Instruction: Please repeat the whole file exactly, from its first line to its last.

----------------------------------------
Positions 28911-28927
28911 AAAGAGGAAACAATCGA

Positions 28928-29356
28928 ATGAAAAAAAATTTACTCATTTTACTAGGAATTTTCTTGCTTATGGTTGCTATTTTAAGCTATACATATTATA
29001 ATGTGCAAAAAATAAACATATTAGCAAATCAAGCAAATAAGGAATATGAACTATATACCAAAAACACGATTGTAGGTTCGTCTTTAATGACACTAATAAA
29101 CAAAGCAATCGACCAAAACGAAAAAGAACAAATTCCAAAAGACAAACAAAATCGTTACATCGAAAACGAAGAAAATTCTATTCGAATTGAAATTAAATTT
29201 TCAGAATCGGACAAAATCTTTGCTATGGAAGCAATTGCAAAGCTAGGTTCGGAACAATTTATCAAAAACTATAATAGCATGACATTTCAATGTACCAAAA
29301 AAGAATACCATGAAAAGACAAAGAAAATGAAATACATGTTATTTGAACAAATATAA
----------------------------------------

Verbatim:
Positions 28911-28927
28911 AAAGAGGAAACAATCGA

Positions 28928-29356
28928 ATGAAAAAAAATTTACTCATTTTACTAGGAATTTTCTTGCTTATGGTTGCTATTTTAAGCTATACATATTATA
29001 ATGTGCAAAAAATAAACATATTAGCAAATCAAGCAAATAAGGAATATGAACTATATACCAAAAACACGATTGTAGGTTCGTCTTTAATGACACTAATAAA
29101 CAAAGCAATCGACCAAAACGAAAAAGAACAAATTCCAAAAGACAAACAAAATCGTTACATCGAAAACGAAGAAAATTCTATTCGAATTGAAATTAAATTT
29201 TCAGAATCGGACAAAATCTTTGCTATGGAAGCAATTGCAAAGCTAGGTTCGGAACAATTTATCAAAAACTATAATAGCATGACATTTCAATGTACCAAAA
29301 AAGAATACCATGAAAAGACAAAGAAAATGAAATACATGTTATTTGAACAAATATAA